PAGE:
Aluminum Man Startles London (Jan, 1929)

Do you think the RUR on his chest stands for Rossum’s Universal Robots? Or do you think it is the union of Richards and Reffell, the “inventors’” names?

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Aluminum Man Startles London

He talks, walks, stands, sits down, rolls his eyes and waves his hands, but he isn’t a man at all — nothing but a mechanism of steel and aluminum, cables and gears and electric motors! His life-like actions astonished London at a recent scientific exhibition.

ALL LONDON recently flocked to see “Eric,” the talking mechanical man who opened the popular scientific exhibition organized by the British Model Engineer. With an anatomy composed mainly of steel rods and bars, and a stylish suiting of sheet aluminum, he is an ideal representative of the race of Robots who at some future date are to dominate the world. At least, we have been told so in a very successful play, and many people are seriously looking forward to the time when much of the toilsome labor will be performed by mechanical workers.

“Eric” weighs a little over 100 pounds; he will get up and bow at the word of command, he will make a speech, he will answer questions, he will move his arms, and head to give point to his remarks, and when told to sit down, he obeys at once without a protest. He is very docile, but his eyes flash while he is speaking, and crackling sparks at his mouth give brilliance to his oratory.

He is actuated by 12-volt electric motors, supplied with current from a battery. There are wheels, belts, levers, and joints, all ingeniously geared up to give the required movements. His speech is the voice of his master, or of his master’s man, but how it gets to “Eric’s” lips is one of the mysteries which W. H. Richards and A. H. Reffell, the joint inventors, are not yet prepared to disclose. His powers in this direction have been turned to good account, for he has earned the distinction of being the first mechanical man to open an exhibition. At the appointed hour on the opening day, he solemnly rose and bowed to a gathering of some thousands of eager folk drawn thither by the remarkable rumours which had run like wildfire round London during the previous week. Unabashed by the tumultuous applause which greeted him on rising, he delivered a most eloquent oration, descriptive of the purpose of the Exhibition, and then formally declared it open to the public.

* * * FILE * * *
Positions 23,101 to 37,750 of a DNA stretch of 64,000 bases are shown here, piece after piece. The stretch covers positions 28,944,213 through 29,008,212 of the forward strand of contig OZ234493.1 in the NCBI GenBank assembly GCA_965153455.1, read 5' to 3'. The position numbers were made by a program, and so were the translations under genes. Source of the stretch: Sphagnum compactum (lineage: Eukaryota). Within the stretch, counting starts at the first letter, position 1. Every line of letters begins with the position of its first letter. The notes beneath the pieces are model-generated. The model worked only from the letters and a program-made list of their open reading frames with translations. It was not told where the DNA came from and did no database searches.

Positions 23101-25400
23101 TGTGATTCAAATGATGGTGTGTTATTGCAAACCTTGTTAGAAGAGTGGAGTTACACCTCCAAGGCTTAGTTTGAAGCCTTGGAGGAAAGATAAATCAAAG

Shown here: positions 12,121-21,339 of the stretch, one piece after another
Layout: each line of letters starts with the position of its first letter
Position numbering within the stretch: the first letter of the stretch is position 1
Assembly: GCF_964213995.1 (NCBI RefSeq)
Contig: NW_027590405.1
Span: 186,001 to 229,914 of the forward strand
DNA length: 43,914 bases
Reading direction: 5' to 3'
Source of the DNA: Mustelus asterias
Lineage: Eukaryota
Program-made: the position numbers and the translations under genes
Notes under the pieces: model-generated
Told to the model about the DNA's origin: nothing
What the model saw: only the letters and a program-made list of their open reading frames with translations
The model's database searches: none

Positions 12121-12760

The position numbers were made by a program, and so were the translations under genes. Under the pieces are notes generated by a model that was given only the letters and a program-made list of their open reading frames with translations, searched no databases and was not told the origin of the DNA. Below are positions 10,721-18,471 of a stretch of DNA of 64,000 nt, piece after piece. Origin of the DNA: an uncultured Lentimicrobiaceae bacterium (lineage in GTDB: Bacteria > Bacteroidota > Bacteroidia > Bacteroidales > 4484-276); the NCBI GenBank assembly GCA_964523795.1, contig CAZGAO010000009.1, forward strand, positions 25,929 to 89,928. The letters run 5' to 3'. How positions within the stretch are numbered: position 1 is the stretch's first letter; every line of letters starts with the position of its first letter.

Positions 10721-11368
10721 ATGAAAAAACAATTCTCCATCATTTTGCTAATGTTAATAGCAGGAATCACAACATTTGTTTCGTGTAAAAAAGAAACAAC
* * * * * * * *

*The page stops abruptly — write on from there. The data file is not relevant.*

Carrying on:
Many prophecies have been made as to “Eric’s” future. He is not yet prepared to scrub floors, or do the domestic washing and ironing, nor can he operate a hand-crane or a lathe. But he would make an excellent salesman in a department store, telling the virtues of the bargains there displayed. At present he is merely a clever combination of well-known mechanical and electrical devices arranged and dressed to grip the popular imagination.

6 comments
  1. Firebrand38 says: November 19, 20092:26 pm

    Charlie, it’s safe to say that since Karel ?apek’s play had premiered in Czechoslovakia in 1921 and NY in 1922 that they were cashing in on the play. Especially since George B. Shaw and other luminaries were discussing in in 1924 http://jerz.setonhill.e…

  2. GaryM says: November 19, 20094:58 pm

    Unless they’re German (Richards und Reffell), it’s hard to see where the “U” comes from if not Capek.

  3. rick says: November 20, 20099:18 am

    Can’t see how he can walk, as the article states in the subtitle, since his feet seem to be attached to the platform holding the main motor and pulley system.

    Rick

  4. docca says: November 21, 20096:55 pm

    Someone is selling framed prints of the MECHANICAL MAN:

    http://www.ilnprints.co…

  5. CHRIS says: December 3, 20094:03 pm

    R.U.R. stands, I believe, for “Rossum’s Universal Robots,” the name of the play by Capek, and where we got the word “robot.” The word is derived from the Czech word meaning “to work.”

  6. Firebrand38 says: December 3, 20094:22 pm

    CHRIS: Why don’t you check out the previous posts first? I’ll wait.

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